A long tubing or container, such as shown in Fig. may be expanded throughout its length by the application of an inner fluid pressure. When fully expanded it will tend to assume a circular shape of increased diameter, as indicated by the dot-dash circle 24. However when the tubing is used to exert an outward force against external elements of a device, as for example, the four sector bars in a driving mandrel referred to herein before, the expanded shape will of course depend to a large extent upon the shape of the contacting surfaces of those elements.

Assuming therefor that the surfaces 12 in relaxed condition lightly contact the metallic surfaces over a width w, it will be apparent that during expansion this contact width will be maintained, since the folds 14 will allow for the separation of adjacent wall areas 12 until the maximum expansion circle 24 is reached.

Upon contraction the relaxed cured-in shape will be resumed.

In the production of a tubular container of the type shown in Fig. 5 a special problem arose, because air entrapped with the layer of strands 20 tends to expand during exposure to curing temperature, thereby tending to form blisters in the wall material which will appear on the outer wall surface. Such blisters would interfere with smooth contacting with metallic operating surfaces and would seriously shorten the life of the tubing.

It is therefore important to prevent formation of blisters during the curing. Thus, in the manufacture of a container of the type shown in Fig. 5 the following procedure may be followed.

Referring to Fig. l the wall of the tubing is formed of layers of uncured material 18 and 22 with the intervening layer of strands 20 about a long cylindrical shaping mandrel 30.

The mandrel 30 is of a size to form the tubing 10 with a diameter substantially equal to that of the expanded circle 24 in Fig. 5. The purpose is to precure the tubing in this form to reduce softness of the material which will aid in working the tubing into its final shape.

In order to eliminate the possibility of blistering during the precuring stage the wall 10 on mandrel 30 is covered with a tight wrapping 32 with overlapping helical turns of a strong fabric. This wrapping will exert centerdirected forces against the whole outer surface of the wall, which thus will be prevented from blistering due to the inner and outer pressures on the rubberlike material.

The long assemblage with the tubing 10, shown in Fig. l, is then inserted in or passed through an oven 34, shown diagrammatically in Fig. 2, for precuring.

Upon cooling, the wrapping 32 is removed and the shaping mandrel 35} is withdrawn from the container 10 and replaced by a different shaping mandrel 40, shown in Fig. 3.

v The long shaping mandrel 4t? is of cross-sectional shape and dimensions corresponding to the inner surface of the finished container 10, as shown in Fig. 5.

The mandrel 40 thus has four sections 42 with outer surfaces 44 fitting a generally cylindrical shape and separated by four grooves 46 with tapering sides.

The precured tubing 10 may now be laid against the surfaces 44 with folds extending into the grooves 46.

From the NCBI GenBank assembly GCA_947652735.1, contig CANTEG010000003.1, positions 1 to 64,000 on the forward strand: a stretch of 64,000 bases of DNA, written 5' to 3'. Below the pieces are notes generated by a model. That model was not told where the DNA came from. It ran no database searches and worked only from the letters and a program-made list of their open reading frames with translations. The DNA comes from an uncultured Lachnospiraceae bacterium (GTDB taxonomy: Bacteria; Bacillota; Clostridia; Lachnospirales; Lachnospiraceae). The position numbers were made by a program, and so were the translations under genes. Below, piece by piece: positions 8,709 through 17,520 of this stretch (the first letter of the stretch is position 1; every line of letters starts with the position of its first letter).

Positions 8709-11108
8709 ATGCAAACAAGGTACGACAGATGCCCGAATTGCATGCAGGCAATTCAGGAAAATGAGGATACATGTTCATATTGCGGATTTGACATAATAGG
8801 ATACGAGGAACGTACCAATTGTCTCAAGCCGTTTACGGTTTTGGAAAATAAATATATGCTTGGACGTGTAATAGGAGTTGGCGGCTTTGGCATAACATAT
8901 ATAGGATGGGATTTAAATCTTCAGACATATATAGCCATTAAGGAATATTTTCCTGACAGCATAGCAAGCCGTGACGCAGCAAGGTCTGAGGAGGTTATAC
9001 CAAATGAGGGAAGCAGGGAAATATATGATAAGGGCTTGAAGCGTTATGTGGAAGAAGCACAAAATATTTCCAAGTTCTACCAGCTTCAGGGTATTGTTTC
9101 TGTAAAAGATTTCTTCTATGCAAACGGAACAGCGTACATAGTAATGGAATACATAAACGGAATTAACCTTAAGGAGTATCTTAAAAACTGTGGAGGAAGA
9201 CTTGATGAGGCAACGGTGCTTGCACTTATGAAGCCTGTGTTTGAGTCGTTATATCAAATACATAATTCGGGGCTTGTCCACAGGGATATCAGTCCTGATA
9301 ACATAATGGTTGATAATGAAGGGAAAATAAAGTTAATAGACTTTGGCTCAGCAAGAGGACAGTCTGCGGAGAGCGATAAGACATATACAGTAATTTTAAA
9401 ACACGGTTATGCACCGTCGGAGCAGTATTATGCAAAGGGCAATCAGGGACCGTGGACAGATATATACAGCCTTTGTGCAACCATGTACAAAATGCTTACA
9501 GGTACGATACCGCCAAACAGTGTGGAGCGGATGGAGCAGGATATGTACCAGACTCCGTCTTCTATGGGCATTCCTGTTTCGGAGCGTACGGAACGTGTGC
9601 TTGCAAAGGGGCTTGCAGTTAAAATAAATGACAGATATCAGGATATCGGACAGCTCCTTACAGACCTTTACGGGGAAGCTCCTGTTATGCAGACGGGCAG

A set of four presser bars 50 with tapering sides are then forced into the said folds in grooves 46 for shaping of them into grooves 14 of the container lit, in conformity with the final shapes shown in Fig. 5.

The assemblage thus obtained presents an outer substantially continuous cylindrical surface over which is placed a tight wrapping 52 with overlapping helical turns of a strong fabric. This again is for prevention of blistering during the final curing stage. The centerdirected forces of this wrapping will press directly against the cylindrical portions of the tubing wall opposite the surfaces 44 of the mandrel 40. There will be similar center-directed forces acting on the wedge shaped presser bars 50 which thus will be kept in position as shown, to confine the wall material in the grooves 46 to the predetermined thickness, thereby preventing blistering also in these areas.

The long wrapped assemblage with the shaped tubing 10, shown in Fig. 3, is then inserted in or passed through an oven 54, shown diagrammatically in Fig. 4, for final curing, and after cooling the wrapping and the presser bars and shaping mandrel are removed from the tubular container 10, which thus will have the cured-in shape shown in Fig. 5 and which will have substantially blisterfree surfaces.

The container 10 in the uncured form, shown in Fig. 1, may have its wall built up by first applying the layer 18 of the rubberlike material to the shaping mandrel 30, then tightly applying two helical tape wrappings 26 and 27 with opposite directions of lay and with some overlap, as shown in Fig. 7, to form the layer 20 and then by applying the outer layer 22 of the rubberlike material. Additional helical wrappings may be applied before the layer 22, if required. A sample of the resultant wall construction is shown in Fig. 13.

The tape used in the wrappings 26 and 27 which constitute the layer 20, is preferably made of woven strands of thin, nylon yarn in order that the wall of the container may be kept as thin as compatible with the required strength of the wall. The rigidness secured by the opposed helical turns of the tapes 26 and 27 serves to prevent any substantial change in the longitudinal dimension of the container and to prevent any substantial twisting of the container tubing when the container is being inflated or deflated to its extreme cross-sectional dimensions.